Pay Attention to the Warning Signs of Suicide in Teens and Children

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As a parent or guardian, learn what to watch for and how to help a troubled teen or child who may be struggling with mental health.

Suicide is the second-leading cause of death for young people, after accidents. In Delaware, 8 of out 100,000 teens ages 15–19 take their own lives, according to the Centers for Disease Control and Prevention. That’s below the national average of 11 suicides per 100,000 teens.

Meghan Walls, a pediatric psychologist at Nemours Children’s Health System in Wilmington, offers insights into the warning signs of teen suicide and how to help troubled adolescents.

At what age do teens develop suicidal thoughts?

Suicide is seen as young as elementary school-aged children. By middle and high school, about 10 to 15 percent of kids have suicidal thoughts.

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What are the symptoms?

Certain signs are easy to see—telling others that they want to die, writing goodbye letters, giving things away. Other signs might be a change in behavior, such as social isolation; depressed mood; sudden elation after depressed mood; and significant increases or decreases in sleep. However, none of these alone signals suicidality. If parents or teachers notice changes, it’s important to be direct. Ask questions about feeling suicidal plainly, such as “Are you thinking about or do you want to hurt or kill yourself?”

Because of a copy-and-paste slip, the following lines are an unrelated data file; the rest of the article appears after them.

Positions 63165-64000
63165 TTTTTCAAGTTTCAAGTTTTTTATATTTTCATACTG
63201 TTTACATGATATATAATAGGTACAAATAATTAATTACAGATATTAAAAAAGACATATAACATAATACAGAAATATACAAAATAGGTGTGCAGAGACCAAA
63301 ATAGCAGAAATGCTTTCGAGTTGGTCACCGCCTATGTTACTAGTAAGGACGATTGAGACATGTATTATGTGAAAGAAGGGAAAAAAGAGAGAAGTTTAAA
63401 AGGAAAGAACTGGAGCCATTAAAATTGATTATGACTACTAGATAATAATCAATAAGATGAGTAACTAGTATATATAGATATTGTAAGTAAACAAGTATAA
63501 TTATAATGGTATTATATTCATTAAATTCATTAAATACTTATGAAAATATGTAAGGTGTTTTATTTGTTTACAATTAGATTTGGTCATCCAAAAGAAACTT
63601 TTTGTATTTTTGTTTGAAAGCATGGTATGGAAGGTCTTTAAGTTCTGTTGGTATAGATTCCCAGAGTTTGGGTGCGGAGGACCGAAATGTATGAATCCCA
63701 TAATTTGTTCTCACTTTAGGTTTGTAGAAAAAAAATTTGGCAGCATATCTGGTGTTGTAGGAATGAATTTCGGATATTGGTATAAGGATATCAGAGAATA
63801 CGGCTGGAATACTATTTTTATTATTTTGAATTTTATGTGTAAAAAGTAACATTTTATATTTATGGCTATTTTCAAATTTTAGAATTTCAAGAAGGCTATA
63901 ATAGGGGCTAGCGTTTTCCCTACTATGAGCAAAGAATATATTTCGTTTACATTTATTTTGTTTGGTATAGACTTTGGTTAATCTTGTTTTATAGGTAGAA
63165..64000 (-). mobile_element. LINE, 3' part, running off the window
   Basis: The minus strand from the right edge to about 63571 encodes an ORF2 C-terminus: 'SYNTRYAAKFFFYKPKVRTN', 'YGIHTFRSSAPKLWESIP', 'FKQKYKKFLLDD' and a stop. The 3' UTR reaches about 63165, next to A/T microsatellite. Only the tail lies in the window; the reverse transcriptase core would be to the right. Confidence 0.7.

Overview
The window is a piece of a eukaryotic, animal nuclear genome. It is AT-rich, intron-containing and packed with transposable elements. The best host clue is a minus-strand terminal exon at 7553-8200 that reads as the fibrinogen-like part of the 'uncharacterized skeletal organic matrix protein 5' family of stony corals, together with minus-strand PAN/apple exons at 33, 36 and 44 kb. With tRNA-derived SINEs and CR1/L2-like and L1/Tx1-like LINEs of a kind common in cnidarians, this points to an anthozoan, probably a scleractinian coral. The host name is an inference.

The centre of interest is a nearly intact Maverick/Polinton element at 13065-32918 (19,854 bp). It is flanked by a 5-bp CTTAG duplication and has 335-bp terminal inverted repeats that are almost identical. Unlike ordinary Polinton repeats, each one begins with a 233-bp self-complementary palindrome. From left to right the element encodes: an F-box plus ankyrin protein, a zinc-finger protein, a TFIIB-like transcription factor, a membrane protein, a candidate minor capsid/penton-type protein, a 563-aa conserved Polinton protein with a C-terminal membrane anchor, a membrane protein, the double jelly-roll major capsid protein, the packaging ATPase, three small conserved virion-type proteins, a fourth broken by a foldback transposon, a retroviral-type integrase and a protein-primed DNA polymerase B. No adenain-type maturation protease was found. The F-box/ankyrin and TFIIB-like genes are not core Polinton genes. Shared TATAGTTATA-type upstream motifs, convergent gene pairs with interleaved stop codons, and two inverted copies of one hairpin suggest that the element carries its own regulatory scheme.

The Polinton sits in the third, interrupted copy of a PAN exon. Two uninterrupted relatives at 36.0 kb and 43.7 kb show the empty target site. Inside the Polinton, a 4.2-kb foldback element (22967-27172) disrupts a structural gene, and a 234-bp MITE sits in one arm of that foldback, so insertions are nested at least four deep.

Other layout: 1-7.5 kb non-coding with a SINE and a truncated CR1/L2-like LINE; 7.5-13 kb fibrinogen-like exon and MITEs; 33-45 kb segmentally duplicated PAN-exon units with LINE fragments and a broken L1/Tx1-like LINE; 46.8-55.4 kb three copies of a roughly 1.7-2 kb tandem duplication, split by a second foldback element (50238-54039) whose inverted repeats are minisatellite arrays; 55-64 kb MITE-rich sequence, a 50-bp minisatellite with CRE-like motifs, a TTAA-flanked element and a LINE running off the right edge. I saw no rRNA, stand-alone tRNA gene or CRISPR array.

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Do external factors like bullying, drugs and alcohol, sexual identity, and problems at home play a role?

External factors can certainly play a role, but often it is a mix of factors, and not just one singular factor that contributes. Prolonged stress can contribute. While we don’t know the exact other factors that play a role, LGBTQ+ youth are about three times more likely to attempt suicide. Other things that put kids in a higher risk are having a diagnosis of a mental illness, previous suicide attempts and access to lethal means, such as guns in the home.

How can caretakers help?

Pay attention to some of the signs of suicide and be willing to have open, honest conversations. If you think your child would be afraid to talk to you, make sure they have a trusted adult—a counselor, an aunt or uncle, a mentor—they are willing to talk to when things are difficult. There is no evidence to suggest that talking about suicide leads to suicide, so grown-ups need to be willing to ask that hard question. It’s also a great idea to have your local crisis numbers on hand. Nationally, the suicide text line has been really great as a resource for grown-ups to give to kids (Text “help” to 741-741).

How can healthcare professionals make a difference?

Continue to destigmatize mental health issues. Screen all kids age 11 and older for depression and suicidality. Be open to having conversations about self-harm, without getting uncomfortable. You could save a child’s life.

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